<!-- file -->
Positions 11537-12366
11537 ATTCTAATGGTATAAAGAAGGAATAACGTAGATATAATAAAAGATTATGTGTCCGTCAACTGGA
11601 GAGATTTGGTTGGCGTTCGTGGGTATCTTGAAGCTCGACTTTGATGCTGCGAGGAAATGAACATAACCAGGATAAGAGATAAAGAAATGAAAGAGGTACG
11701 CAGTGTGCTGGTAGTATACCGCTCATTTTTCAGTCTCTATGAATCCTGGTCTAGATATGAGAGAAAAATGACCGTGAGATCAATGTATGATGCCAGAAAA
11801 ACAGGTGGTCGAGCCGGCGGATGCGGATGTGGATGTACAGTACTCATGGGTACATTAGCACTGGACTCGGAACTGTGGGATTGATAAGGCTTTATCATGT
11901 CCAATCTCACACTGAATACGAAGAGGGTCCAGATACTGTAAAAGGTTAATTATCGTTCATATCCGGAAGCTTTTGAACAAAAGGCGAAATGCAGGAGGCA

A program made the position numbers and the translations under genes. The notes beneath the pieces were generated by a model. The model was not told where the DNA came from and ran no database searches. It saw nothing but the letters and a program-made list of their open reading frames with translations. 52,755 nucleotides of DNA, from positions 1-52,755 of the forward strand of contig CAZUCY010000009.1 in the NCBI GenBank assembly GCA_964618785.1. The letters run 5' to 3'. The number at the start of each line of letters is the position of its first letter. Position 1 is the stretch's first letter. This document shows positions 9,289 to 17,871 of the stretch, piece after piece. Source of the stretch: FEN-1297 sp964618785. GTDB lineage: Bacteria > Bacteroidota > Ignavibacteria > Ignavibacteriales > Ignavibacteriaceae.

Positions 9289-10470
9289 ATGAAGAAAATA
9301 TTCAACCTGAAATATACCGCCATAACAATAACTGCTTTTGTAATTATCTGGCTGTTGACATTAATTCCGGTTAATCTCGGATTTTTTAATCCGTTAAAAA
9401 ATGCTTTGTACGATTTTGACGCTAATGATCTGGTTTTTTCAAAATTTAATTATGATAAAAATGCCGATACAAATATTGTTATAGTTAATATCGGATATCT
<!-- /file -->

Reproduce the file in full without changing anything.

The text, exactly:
Positions 11537-12366
11537 ATTCTAATGGTATAAAGAAGGAATAACGTAGATATAATAAAAGATTATGTGTCCGTCAACTGGA
11601 GAGATTTGGTTGGCGTTCGTGGGTATCTTGAAGCTCGACTTTGATGCTGCGAGGAAATGAACATAACCAGGATAAGAGATAAAGAAATGAAAGAGGTACG
11701 CAGTGTGCTGGTAGTATACCGCTCATTTTTCAGTCTCTATGAATCCTGGTCTAGATATGAGAGAAAAATGACCGTGAGATCAATGTATGATGCCAGAAAA
11801 ACAGGTGGTCGAGCCGGCGGATGCGGATGTGGATGTACAGTACTCATGGGTACATTAGCACTGGACTCGGAACTGTGGGATTGATAAGGCTTTATCATGT
11901 CCAATCTCACACTGAATACGAAGAGGGTCCAGATACTGTAAAAGGTTAATTATCGTTCATATCCGGAAGCTTTTGAACAAAAGGCGAAATGCAGGAGGCA

A program made the position numbers and the translations under genes. The notes beneath the pieces were generated by a model. The model was not told where the DNA came from and ran no database searches. It saw nothing but the letters and a program-made list of their open reading frames with translations. 52,755 nucleotides of DNA, from positions 1-52,755 of the forward strand of contig CAZUCY010000009.1 in the NCBI GenBank assembly GCA_964618785.1. The letters run 5' to 3'. The number at the start of each line of letters is the position of its first letter. Position 1 is the stretch's first letter. This document shows positions 9,289 to 17,871 of the stretch, piece after piece. Source of the stretch: FEN-1297 sp964618785. GTDB lineage: Bacteria > Bacteroidota > Ignavibacteria > Ignavibacteriales > Ignavibacteriaceae.

Positions 9289-10470
9289 ATGAAGAAAATA
9301 TTCAACCTGAAATATACCGCCATAACAATAACTGCTTTTGTAATTATCTGGCTGTTGACATTAATTCCGGTTAATCTCGGATTTTTTAATCCGTTAAAAA
9401 ATGCTTTGTACGATTTTGACGCTAATGATCTGGTTTTTTCAAAATTTAATTATGATAAAAATGCCGATACAAATATTGTTATAGTTAATATCGGATATCT